As we celebrate our nation’s diverse culture and heritage this month, we are reminded of the continuous discussions South Africans have around issues of diversity, equity and inclusiveness. Unbeknown to some, social and cultural wellness form part of the wellbeing framework which translates theory into positive practices that build up flourishing communities.
Social wellness refers to being able to develop and nurture healthy relationships with the people around you. This means having positive relationships based on mutual trust, respect, and understanding. It also means feeling confident when alone or with others. Social wellness is necessary for overall health; people with good social connections tend to be healthier and live longer than those who do not. Furthermore, they tend to be less susceptible to illness, can manage stress more effectively, and have higher self-esteem than those who are more isolated.
Culturally well people are aware of their own cultural background, as well as the diversity and richness present in other cultural backgrounds. Cultural wellness implies supporting diversity through knowledge, acceptance and understanding. It means building positive relationships and interacting respectfully with people of different races and ethnic backgrounds, sexual orientation, disabilities, gender, abilities and religious or political beliefs as well as other ideologies.
Strategies to enhance social and cultural wellness
Develop healthy relationships and manage challenging ones
- Be willing to meet new people and make new friends.
- Look for new experiences as unfamiliar situations can be opportunities for personal growth and meeting interesting people.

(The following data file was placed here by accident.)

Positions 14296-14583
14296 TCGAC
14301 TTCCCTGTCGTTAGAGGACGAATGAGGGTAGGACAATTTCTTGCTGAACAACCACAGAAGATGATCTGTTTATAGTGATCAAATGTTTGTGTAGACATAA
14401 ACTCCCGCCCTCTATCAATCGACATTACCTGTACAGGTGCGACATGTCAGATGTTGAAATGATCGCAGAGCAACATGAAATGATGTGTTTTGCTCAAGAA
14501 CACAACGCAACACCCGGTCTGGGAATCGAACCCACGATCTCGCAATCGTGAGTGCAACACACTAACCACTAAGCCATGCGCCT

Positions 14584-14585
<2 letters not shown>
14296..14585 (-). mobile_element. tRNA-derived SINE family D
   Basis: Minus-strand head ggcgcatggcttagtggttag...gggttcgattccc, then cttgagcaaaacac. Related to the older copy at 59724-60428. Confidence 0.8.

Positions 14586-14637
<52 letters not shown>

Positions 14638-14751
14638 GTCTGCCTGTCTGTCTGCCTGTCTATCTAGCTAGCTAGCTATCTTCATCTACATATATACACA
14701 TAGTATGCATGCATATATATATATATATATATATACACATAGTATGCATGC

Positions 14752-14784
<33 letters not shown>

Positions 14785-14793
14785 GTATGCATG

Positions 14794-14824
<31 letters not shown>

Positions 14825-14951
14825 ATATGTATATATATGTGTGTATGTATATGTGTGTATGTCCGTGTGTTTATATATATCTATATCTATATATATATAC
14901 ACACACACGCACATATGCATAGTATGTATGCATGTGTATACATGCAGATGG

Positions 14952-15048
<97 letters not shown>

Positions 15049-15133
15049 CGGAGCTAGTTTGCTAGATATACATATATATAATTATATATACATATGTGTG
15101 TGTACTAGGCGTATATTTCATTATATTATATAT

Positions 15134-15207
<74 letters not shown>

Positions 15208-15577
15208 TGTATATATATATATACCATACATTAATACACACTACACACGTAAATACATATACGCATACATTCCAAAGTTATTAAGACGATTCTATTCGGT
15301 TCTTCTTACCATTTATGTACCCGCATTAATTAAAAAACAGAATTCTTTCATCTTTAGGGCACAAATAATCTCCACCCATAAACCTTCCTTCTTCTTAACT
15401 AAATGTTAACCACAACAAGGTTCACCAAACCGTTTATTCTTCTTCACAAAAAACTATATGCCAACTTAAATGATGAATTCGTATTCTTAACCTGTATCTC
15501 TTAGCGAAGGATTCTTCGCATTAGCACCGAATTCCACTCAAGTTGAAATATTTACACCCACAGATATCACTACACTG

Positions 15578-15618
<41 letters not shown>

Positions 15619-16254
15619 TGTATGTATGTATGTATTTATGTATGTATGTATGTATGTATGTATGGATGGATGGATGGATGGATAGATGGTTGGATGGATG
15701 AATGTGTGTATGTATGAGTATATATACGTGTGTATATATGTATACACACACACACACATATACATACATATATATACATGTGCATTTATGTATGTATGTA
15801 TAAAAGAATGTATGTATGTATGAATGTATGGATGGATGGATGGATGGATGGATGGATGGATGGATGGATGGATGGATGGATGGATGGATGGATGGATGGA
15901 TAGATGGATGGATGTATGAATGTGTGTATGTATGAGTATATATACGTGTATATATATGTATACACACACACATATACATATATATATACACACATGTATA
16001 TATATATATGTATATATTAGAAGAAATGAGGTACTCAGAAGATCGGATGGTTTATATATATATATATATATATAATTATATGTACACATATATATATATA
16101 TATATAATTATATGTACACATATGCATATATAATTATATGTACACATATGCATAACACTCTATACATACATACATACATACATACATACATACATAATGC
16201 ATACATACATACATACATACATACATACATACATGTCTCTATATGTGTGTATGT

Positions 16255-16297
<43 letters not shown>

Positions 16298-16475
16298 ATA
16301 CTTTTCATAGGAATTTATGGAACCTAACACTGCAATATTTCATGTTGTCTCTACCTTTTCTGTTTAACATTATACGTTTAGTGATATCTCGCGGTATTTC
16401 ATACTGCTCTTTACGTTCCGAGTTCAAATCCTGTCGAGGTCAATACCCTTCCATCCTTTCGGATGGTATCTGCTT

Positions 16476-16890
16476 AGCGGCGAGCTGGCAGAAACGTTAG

- When conflict arises, think of yourself in the other person’s situation before defending your position.
- Be aware of your feelings and actions and how your perspective contributes to situations before putting the blame on someone else.
As social beings, our interactions with one another are important as we rely on cooperation to survive and thrive. This is as a result of regular and positive contact with friends, family, colleagues, neighbours, special interest groups and so on.
Develop intercultural skills
- Respect the cultural identities of others.
- Challenge your assumptions and discomfort around the unknown.
- Be aware of how your individual culture influences how you perceive others.
- Connect with other cultural or social groups that can help you in being more culturally aware.
Silindokuhle is an Industrial/Organisational Psychologist registered with the HPCSA. She holds a Master’s degree from UKZN and runs an independent practice specialising in psychological assessments, training and wellbeing.